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Check One Off the Bucket List


If there is one piece of advice that I gleaned from my experience running the Toronto Marathon, it would be to never run a marathon if you can avoid it. Of course I’m partly joking, the experience was grueling, uncomfortable, and frustrating, and this is exactly why I did it. It’s been said that no one has ever become great by being comfortable, and I have found this to be true in all areas of life including weight loss and fitness.

So many times we look at discomfort as a per se bad thing; however I see the willingness to endure discomfort for a purpose to be badge of honor, worn by those working hard to get what they want. Many times when we see a person who has made significant changes in their fitness we see only their results, but in reality what you are seeing are the culmination of hours spent in the gym, months of ignoring cravings and appetite, and a daily commitment to do whatever it takes to reach their goals.

I hope that you find something worth being uncomfortable for, and when you do that you take pride in the process of getting there. When your stomach growls and cravings hit, smile that you have made the choice to force your body to get rid of fat first. When your legs are sore and you are short of breath during exercise, imagine how your body will change to make your workouts easier. And if for some crazy reason you decide to complete a marathon, drag yourself to the finish line with the knowledge that you are tougher and more determined than all those people sitting at home on a Sunday morning. Remember that while they are being comfortable, you are becoming great.

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Exercising for a Purpose: Setting Fitness Goals


One of the keys to successfully achieving any goal is to develop habits that help you reach it. This is especially true of losing weight. A great way to compliment your new diet is to pick an athletic activity that seems just a little too difficult and just do it. This is something that I have personally learned a lot about when I decided to give myself 12 weeks to prepare for, and run, my first marathon.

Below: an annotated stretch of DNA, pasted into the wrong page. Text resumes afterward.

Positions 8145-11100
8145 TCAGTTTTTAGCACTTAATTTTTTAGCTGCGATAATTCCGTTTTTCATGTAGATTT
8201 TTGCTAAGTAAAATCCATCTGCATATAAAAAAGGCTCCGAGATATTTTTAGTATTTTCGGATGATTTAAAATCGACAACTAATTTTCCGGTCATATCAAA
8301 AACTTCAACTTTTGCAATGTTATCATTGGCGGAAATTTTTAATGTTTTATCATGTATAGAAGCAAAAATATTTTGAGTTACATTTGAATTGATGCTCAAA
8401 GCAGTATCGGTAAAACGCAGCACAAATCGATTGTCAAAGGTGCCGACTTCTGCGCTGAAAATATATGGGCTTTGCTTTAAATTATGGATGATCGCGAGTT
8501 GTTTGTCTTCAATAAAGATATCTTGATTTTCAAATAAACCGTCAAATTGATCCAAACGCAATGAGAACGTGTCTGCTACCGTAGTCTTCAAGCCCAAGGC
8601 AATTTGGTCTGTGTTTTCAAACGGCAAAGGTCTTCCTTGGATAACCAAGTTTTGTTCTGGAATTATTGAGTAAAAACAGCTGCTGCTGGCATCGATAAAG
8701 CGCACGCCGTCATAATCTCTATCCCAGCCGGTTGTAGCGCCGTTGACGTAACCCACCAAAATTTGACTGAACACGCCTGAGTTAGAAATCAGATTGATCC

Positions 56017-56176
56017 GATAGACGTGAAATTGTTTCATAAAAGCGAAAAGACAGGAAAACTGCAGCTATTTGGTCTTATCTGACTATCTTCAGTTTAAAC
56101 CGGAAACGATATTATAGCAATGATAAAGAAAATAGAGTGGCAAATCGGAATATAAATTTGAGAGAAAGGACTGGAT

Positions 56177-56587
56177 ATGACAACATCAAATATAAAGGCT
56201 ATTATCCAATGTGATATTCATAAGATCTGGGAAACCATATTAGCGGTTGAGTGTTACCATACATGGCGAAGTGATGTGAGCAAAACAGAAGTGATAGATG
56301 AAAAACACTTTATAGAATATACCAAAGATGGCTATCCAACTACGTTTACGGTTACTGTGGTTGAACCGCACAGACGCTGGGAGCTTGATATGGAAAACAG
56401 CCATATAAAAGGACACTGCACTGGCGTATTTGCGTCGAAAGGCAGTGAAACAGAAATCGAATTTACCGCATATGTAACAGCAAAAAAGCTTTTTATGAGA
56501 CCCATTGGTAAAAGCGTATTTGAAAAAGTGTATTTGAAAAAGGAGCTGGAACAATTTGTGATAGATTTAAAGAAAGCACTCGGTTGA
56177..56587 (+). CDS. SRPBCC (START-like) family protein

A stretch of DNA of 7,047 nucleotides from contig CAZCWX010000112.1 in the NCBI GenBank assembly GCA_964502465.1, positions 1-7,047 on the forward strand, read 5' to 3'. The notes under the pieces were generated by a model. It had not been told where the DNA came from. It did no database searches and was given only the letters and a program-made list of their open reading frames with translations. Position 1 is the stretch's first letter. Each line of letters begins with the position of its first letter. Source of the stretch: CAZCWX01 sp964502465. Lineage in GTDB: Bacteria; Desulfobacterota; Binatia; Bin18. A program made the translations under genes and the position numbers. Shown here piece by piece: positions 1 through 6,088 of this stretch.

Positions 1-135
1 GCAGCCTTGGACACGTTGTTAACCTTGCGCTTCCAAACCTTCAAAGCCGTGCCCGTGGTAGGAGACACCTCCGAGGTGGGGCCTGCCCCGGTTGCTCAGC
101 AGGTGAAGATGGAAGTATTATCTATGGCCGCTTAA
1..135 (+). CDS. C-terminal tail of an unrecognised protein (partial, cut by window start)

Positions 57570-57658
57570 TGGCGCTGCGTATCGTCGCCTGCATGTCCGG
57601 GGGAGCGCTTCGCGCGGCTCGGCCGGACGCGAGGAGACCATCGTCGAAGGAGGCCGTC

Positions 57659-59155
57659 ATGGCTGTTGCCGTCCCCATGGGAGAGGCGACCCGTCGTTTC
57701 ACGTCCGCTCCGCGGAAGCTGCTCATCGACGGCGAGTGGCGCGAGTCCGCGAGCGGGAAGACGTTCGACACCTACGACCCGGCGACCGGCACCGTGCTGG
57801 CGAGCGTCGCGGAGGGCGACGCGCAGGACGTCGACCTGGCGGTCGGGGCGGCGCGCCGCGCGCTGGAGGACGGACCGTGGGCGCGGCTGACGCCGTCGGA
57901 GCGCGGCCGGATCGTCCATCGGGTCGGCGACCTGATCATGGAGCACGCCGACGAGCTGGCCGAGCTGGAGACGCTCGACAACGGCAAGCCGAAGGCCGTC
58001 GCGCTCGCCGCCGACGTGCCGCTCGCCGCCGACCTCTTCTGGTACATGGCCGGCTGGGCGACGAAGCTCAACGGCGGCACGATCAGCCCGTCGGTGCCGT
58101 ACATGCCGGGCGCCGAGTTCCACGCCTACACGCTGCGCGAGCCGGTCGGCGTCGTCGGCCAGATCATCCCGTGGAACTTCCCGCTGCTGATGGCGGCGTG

Of course not everyone will go from start to marathon in that kind of time frame, but anyone CAN pick a goal that seems just a little too hard for them and tackle it. Whether you choose to run a 5k, pick up a 200 pound barbell, or just walk around your entire neighborhood without sitting down, here are some tips that will help you reach your fitness goals.

Pick a barely attainable goal

After you’ve thought about what kind of activity you want to do, it is a good idea to think of what you could do in 4 months, and decide to do it in 12 weeks. By overreaching just slightly you will be motivated to work harder and may just surprise yourself with how well you do.

Exercise frequently, but don’t hurt yourself

A lot of people, when first attempting to lose weight through exercise, will push themselves to the point of injury early on and find that they unable to continue their new routine. Exercise as frequently as you can so long as you have enough energy and aren’t experiencing pain beyond typical soreness. (If you do experience exercise related pain that is either unbearable or not within you muscle, ask a medical profession before continuing any new program.)

Mix it up

Despite what you may expect, my marathon training program did not involved countless miles ran over days and days. Instead I ran a few times a week, often times running shorter distances repeatedly, and lifted weights throughout. This kind of approach helps keep things fun while avoiding the “repetitive motion injuries”. If you have a specific goal in mind and aren’t sure where to start, ask us and we will try to point you toward an appropriate training program.

Feed your exercise

While you want to be on a calorie deficit in order to lose weight, do keep in mind that the amount of energy your body can burn from body fat in a day is limited. If you have especially difficult workouts, or find yourself exercising vigorously and frequently mention this to your doctor when discussing nutrition plans in order to adequately fuel your body for exercise.


Stretch well, sleep well, and recover well. You body needs these things to stay healthy and to get strong, so don’t ignore the recovery if you want the best results from your exercise.

That’s it, a few tips to help you get started on whatever activity you decide to pursue. Good luck, and for any of you who are wondering, I am running the Goodlife Fitness Toronto Marathon in 2 days as of this posting. Look for a follow up article after my race for some additional reflections as well as some tips on how to pick your next first goal after achieving your first.  I hope to see some of you next year at the Pittsburgh marathon.